USNS Spearhead (JHSV 1), the innovative high-speed catamaran transport ship under construction by shipbuilder Austal in Mobile, Alabama, successfully completed Builder’s Sea Trials (BST) on April 19 in the Gulf of Mexico. The trials encompassed over 50 demonstration events that enabled the shipbuilder to rigorously test the ship and all of its systems in preparation for final inspection by the United States Navy before delivery.
Notable achievements during the trials included a demonstration of major systems along with first-of-class standardization and maneuverability trials, reaching a top speed in excess of 35 knots.
A series of high-speed ahead and astern maneuvers in the Gulf of Mexico demonstrated the effectiveness of the ship’s four steerable waterjets. In the course of repeated high-speed turns the ship demonstrated the stability and agility of the catamaran hullform, with the JHSV exhibiting virtually no heeling motions throughout the radical turns.
Upon returning from the full-power trial, Joe Rella, President and Chief Operating Officer of Austal USA, remarked:
“The successful first run trials for this prototype vessel validates the quality and reliability of Austal’s shipbuilding know-how. I have never witnessed a more problem-free Builder’s Sea Trial than USNS Spearhead’s. The global Austal organization successfully participated in the design, procurement, and production of this ship with a great outcome, all being accomplished while locally, Austal USA continues to hire new workers and expand our facilities. This is a telltale sign of the dedication of our team of shipbuilding professionals.”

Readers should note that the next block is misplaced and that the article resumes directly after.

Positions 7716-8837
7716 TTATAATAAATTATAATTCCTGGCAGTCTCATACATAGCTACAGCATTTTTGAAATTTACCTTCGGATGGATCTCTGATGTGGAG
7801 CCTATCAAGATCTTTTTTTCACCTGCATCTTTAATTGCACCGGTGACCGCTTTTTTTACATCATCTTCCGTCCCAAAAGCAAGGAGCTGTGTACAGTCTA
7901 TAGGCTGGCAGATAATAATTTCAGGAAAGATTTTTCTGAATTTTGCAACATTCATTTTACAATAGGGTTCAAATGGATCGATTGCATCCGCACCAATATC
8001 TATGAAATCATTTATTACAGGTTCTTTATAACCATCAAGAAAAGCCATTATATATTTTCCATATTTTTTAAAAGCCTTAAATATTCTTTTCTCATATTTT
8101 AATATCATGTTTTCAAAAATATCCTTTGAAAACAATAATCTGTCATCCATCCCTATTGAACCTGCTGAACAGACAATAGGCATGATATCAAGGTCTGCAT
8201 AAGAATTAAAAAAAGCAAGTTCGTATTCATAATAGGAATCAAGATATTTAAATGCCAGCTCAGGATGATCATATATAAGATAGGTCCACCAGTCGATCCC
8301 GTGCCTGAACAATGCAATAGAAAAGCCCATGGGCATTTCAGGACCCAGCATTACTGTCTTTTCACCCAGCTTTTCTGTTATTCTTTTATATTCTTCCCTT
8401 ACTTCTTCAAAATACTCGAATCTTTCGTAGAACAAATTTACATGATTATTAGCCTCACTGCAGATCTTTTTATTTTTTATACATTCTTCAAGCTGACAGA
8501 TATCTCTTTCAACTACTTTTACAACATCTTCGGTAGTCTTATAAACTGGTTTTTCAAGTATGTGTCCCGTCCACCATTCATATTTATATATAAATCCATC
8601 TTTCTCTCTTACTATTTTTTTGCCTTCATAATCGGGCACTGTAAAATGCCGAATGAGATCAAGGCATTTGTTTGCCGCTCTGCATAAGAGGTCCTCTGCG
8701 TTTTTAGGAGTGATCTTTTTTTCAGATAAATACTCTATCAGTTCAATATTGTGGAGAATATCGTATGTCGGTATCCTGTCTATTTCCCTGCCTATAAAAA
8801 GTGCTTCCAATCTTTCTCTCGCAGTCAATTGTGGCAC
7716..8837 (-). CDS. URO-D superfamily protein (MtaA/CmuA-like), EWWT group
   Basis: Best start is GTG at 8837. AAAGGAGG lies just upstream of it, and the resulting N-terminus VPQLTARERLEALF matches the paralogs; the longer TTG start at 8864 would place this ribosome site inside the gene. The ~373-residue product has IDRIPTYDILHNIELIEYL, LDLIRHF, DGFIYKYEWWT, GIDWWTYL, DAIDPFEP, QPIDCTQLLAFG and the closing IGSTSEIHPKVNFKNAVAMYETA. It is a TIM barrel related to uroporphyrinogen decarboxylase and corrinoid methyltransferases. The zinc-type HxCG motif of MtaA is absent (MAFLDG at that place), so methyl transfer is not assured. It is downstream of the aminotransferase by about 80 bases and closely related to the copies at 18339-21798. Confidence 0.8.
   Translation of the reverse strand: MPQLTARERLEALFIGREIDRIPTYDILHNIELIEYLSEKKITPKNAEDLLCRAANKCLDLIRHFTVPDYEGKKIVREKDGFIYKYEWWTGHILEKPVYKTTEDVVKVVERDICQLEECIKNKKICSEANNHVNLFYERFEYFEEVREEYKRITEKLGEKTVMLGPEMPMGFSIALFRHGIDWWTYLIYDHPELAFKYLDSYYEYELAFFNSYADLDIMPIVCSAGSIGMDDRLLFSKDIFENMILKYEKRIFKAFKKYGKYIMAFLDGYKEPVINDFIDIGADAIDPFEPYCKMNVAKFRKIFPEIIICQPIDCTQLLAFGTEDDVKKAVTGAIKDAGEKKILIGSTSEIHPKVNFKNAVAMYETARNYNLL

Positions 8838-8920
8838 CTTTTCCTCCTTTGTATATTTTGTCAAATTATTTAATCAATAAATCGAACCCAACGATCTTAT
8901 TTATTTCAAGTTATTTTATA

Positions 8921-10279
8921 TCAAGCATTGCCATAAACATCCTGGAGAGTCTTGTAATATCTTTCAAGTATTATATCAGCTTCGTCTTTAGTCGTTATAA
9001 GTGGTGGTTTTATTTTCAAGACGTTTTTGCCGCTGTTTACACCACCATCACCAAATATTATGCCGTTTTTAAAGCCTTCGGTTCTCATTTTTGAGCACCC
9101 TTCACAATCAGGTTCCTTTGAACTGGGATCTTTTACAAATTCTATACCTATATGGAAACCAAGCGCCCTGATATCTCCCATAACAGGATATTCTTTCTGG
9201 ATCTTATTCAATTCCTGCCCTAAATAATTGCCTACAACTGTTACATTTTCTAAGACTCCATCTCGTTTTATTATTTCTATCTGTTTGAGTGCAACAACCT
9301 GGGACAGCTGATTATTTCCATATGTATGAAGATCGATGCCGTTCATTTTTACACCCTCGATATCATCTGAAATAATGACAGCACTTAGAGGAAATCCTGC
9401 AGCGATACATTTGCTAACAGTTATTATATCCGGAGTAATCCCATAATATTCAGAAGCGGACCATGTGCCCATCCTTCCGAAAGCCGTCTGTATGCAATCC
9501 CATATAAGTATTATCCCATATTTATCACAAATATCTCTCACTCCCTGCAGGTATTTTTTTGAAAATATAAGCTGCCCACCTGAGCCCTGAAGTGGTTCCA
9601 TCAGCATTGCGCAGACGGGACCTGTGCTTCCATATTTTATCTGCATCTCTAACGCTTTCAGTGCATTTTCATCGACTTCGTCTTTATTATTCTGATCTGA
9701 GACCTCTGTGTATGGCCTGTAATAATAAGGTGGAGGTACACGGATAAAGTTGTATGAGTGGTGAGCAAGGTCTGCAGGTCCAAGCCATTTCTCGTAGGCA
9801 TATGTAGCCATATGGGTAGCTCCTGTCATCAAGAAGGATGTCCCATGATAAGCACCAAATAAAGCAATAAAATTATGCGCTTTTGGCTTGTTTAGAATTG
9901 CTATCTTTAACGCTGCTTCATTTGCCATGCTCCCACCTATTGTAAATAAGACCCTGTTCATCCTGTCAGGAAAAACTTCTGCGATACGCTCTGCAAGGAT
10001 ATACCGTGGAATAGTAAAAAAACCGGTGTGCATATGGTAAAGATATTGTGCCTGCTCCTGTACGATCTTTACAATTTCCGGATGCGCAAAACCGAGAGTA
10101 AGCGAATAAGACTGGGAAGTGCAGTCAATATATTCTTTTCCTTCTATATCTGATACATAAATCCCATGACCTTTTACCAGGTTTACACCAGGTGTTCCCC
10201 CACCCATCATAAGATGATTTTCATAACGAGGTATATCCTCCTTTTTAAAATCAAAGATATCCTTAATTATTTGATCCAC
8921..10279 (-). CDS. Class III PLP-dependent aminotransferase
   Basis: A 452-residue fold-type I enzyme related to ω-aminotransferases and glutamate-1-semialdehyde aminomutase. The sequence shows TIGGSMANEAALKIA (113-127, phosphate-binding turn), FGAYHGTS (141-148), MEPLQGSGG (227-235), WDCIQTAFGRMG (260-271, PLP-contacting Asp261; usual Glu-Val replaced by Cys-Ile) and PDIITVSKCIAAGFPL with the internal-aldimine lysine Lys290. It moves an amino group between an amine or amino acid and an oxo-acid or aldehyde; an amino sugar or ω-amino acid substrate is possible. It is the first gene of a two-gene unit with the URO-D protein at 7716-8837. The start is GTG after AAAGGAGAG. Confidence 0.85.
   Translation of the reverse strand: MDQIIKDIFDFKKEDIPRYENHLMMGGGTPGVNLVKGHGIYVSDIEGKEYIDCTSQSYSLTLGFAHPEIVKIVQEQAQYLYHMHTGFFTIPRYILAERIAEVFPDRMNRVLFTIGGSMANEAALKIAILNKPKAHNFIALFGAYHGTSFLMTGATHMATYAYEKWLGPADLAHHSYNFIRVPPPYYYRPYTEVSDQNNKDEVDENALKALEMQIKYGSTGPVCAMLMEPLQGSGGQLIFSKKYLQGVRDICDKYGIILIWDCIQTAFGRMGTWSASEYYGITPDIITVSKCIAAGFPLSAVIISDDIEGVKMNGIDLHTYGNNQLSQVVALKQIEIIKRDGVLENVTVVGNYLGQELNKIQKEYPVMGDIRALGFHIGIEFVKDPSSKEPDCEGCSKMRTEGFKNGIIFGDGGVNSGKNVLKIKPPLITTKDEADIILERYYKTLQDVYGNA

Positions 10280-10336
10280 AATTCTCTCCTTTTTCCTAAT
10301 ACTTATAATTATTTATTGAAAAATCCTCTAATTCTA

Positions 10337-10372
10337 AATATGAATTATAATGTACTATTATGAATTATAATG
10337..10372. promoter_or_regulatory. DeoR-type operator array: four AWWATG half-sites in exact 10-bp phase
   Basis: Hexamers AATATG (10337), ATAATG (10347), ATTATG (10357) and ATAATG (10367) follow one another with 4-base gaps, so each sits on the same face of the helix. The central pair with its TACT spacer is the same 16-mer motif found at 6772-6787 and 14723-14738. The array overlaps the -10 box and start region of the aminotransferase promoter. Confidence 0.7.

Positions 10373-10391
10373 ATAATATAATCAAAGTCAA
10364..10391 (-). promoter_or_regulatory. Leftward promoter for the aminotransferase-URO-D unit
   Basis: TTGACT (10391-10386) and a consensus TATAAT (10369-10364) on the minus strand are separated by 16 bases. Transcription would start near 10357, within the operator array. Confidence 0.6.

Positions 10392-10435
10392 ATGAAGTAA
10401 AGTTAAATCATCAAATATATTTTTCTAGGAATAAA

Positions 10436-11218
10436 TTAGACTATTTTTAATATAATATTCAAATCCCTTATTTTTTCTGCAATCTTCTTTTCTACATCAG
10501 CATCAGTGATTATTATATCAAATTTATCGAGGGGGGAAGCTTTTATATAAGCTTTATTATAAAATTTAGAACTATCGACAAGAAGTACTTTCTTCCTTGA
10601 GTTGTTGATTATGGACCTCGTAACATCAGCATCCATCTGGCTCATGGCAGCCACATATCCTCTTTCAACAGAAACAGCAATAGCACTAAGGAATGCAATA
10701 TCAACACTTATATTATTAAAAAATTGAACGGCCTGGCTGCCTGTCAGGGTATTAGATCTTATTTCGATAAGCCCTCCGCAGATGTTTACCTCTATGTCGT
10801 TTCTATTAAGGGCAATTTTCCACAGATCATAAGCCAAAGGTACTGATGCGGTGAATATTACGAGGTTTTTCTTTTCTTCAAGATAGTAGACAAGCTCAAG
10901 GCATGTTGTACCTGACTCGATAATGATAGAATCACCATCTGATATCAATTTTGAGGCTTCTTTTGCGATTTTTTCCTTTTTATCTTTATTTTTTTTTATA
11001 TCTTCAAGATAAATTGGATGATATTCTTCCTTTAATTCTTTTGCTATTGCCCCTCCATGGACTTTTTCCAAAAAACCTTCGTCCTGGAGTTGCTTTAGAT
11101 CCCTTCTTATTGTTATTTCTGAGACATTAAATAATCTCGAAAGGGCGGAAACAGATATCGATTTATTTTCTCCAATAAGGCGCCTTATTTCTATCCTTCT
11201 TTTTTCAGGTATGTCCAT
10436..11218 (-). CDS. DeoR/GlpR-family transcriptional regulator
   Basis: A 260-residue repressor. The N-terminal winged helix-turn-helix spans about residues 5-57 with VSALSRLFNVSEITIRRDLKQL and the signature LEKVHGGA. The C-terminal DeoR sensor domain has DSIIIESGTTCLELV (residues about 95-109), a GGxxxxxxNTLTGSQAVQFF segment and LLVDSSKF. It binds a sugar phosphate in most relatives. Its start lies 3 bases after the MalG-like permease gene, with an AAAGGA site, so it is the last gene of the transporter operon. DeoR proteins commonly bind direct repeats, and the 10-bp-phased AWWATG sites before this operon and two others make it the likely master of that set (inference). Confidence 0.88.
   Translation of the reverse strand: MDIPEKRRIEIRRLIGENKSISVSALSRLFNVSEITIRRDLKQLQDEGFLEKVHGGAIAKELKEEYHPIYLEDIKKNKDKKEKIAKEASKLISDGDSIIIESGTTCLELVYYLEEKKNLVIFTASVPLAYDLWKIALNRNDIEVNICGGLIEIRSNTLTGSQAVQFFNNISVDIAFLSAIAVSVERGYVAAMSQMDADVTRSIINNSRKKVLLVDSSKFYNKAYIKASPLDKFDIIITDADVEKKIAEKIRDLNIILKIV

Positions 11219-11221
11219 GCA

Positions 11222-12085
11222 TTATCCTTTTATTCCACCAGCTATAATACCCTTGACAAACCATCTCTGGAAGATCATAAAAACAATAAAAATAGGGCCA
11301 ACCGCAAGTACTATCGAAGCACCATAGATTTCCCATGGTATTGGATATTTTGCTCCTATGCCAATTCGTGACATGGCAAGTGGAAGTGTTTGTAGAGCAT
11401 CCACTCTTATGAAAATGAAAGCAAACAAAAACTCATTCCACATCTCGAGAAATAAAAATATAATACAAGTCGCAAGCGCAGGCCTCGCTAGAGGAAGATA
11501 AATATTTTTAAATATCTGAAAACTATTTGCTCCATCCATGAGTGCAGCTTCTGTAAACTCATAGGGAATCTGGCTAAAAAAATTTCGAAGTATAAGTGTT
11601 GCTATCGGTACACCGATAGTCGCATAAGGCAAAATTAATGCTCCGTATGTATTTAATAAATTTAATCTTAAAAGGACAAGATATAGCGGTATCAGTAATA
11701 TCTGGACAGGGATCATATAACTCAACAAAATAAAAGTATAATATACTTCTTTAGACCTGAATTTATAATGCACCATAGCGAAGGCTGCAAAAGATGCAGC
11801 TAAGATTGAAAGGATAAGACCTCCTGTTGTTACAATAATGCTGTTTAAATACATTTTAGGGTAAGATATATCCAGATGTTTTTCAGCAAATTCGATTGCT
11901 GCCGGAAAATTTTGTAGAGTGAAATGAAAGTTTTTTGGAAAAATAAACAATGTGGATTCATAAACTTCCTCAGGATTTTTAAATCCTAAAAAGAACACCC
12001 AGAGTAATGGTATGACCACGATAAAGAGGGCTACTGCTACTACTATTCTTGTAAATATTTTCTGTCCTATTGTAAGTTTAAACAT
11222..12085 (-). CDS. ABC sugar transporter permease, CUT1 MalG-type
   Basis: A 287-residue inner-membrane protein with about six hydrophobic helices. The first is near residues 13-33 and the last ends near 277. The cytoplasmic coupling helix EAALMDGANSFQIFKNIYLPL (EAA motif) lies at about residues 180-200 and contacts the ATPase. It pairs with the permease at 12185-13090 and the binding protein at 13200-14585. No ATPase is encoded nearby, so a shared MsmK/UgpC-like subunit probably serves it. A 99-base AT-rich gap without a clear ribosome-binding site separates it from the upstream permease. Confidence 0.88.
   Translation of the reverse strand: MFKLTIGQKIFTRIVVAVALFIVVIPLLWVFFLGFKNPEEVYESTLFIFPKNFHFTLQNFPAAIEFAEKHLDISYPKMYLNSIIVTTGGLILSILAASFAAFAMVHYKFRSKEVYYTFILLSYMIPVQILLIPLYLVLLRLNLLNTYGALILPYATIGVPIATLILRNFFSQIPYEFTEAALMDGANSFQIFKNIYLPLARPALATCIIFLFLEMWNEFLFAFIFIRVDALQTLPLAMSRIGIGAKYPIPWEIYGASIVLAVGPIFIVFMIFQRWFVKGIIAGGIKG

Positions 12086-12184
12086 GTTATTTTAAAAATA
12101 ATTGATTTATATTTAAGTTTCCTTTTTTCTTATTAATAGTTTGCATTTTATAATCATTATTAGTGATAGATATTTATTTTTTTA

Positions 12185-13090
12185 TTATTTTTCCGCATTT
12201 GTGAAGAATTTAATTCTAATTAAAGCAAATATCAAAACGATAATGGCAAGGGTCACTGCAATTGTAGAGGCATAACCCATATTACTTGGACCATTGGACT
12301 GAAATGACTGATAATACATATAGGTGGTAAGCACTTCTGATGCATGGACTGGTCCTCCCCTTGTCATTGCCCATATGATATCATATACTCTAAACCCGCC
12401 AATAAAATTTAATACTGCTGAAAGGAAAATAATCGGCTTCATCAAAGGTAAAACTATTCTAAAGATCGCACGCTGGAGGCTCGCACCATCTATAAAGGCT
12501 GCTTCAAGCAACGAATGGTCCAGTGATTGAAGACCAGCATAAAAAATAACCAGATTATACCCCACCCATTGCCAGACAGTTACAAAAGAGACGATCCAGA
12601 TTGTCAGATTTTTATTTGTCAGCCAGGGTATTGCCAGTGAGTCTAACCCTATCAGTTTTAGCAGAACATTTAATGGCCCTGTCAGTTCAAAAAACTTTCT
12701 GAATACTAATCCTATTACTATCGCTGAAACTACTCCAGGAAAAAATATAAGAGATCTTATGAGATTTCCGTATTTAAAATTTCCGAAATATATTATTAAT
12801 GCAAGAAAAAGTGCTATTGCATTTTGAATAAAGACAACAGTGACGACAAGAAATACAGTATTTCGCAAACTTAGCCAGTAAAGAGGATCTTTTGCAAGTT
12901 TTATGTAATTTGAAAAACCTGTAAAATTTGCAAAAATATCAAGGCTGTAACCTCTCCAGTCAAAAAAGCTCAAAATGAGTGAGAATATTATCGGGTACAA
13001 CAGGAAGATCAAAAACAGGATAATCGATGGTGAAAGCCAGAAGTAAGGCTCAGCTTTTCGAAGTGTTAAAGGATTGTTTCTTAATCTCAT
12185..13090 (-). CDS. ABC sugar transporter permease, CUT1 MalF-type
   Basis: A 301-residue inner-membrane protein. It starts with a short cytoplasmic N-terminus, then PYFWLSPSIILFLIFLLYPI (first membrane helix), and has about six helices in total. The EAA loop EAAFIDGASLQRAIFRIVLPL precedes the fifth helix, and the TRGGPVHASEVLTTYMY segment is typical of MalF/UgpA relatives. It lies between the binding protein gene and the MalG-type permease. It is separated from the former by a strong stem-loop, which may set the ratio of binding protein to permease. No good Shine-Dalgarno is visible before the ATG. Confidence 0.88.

Austal is currently under contract with the U.S. Navy to build nine 103-meter JHSVs under a 10-ship, US$1.6 billion contract and five 127-meter Independence-variant Littoral Combat Ship (LCS) class vessels, four of which are a part of a 10-ship, US$3.5 billion contract.
For the LCS and JHSV programs, Austal, as prime contractor, is teamed with General Dynamics Advanced Information Systems, a business unit of General Dynamics. As the ship systems integrator, General Dynamics is responsible for the design, integration and testing of the ship’s electronic systems including the combat system, networks, and seaframe control. General Dynamics’ proven open architecture approach allows for affordable and efficient capability growth as technologies develop.
Austal has grown into one of southern Alabama’s largest employers with over 2,800 employees on staff hailing from the Mobile Area, Mississippi, Florida, and beyond. Under the current workload, Austal expects to employ over 4,000 Americans by the end of 2013.